New Documentary

An essential portrait of contemporary Indigenous life … It refreshingly centres the Native perspective, and beckons audiences onto its wavelength by tapping into something more intuitive, the stuff of dreams.”

Beatrice Loayza, New York Times

Rooted in the origin-of-death myth of the Chinookan peoples, the spellbinding debut feature of acclaimed Ho-Chunk/Pechanga visual artist and filmmaker Sky Hopinka is a remarkably immersive experimental documentary that glides poetically — metaphysically — between the realms of nature, spirit, and self. The culmination of Hopinka’s recent video art on Indigenous language and tradition, maɬni (pronounced moth‑n ee) centres on two friends of the director: Sweetwater Sahme, an expectant mother; and Jordan Mercier, a young father and keeper of the near-vanished Chinuk Wawa language (which Hopinka also stewards). Trekking through the lush wilds of the Pacific Northwest — forest, water, shore — the film’s subjects reflect on identity and ancestry, and share their beliefs about birth, rebirth, and the afterlife. Hopinka, a former SFU professor and subject of a COVID-kiboshed program in our DIM Cinema series last April, attains an ethereal, dream-like quality by threading natural vistas, Indigenous ceremony, and fluid camerawork with ambient soundscapes and Chinuk Wawa narration. A transportive work from one of the most exciting artists practicing today. In Chinuk Wawa and English with Chinuk Wawa and English subtitles.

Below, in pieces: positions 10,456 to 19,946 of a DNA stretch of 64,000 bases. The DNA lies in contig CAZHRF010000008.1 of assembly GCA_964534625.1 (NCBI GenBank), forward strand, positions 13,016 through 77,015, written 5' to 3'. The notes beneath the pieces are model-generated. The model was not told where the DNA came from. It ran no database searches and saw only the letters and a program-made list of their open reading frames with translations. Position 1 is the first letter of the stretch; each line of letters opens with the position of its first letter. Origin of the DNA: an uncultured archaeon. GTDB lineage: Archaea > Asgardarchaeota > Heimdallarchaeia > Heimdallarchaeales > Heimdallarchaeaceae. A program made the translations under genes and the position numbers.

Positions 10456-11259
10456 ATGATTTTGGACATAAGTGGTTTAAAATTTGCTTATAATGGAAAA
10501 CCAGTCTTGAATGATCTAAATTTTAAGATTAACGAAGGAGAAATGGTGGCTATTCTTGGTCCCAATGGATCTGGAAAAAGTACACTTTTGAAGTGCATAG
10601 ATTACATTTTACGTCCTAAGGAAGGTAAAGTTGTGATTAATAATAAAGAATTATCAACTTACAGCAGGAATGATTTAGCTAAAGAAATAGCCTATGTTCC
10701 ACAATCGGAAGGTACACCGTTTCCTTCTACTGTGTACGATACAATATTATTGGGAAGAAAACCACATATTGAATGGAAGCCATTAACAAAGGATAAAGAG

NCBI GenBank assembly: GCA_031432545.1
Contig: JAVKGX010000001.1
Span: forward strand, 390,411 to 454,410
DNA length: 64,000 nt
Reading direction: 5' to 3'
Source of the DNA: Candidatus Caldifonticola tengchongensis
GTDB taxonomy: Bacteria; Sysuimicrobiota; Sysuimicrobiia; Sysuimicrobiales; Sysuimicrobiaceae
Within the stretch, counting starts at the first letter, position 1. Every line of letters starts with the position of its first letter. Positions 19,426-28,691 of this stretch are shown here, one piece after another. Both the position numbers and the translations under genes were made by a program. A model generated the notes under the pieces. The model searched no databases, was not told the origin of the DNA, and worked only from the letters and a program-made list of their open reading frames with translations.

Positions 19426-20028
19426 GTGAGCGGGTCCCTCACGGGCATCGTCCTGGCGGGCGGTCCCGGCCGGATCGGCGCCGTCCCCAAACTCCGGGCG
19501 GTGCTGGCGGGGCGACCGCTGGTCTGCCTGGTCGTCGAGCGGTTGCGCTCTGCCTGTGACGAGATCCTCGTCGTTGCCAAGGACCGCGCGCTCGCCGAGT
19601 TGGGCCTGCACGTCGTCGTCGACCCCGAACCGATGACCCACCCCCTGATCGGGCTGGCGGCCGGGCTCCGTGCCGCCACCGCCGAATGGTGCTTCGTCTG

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Rapturous … [It] feels like a richly woven ghost story.”

Ela Bittencourt, Hyperallergic

The perfect antidote to our current state of suspended reality … Hopinka subtly inverts the tropes of the ethnographic documentary to depict Indigenous life from an Indigenous perspective.”

Cayley James, Cinema Scope
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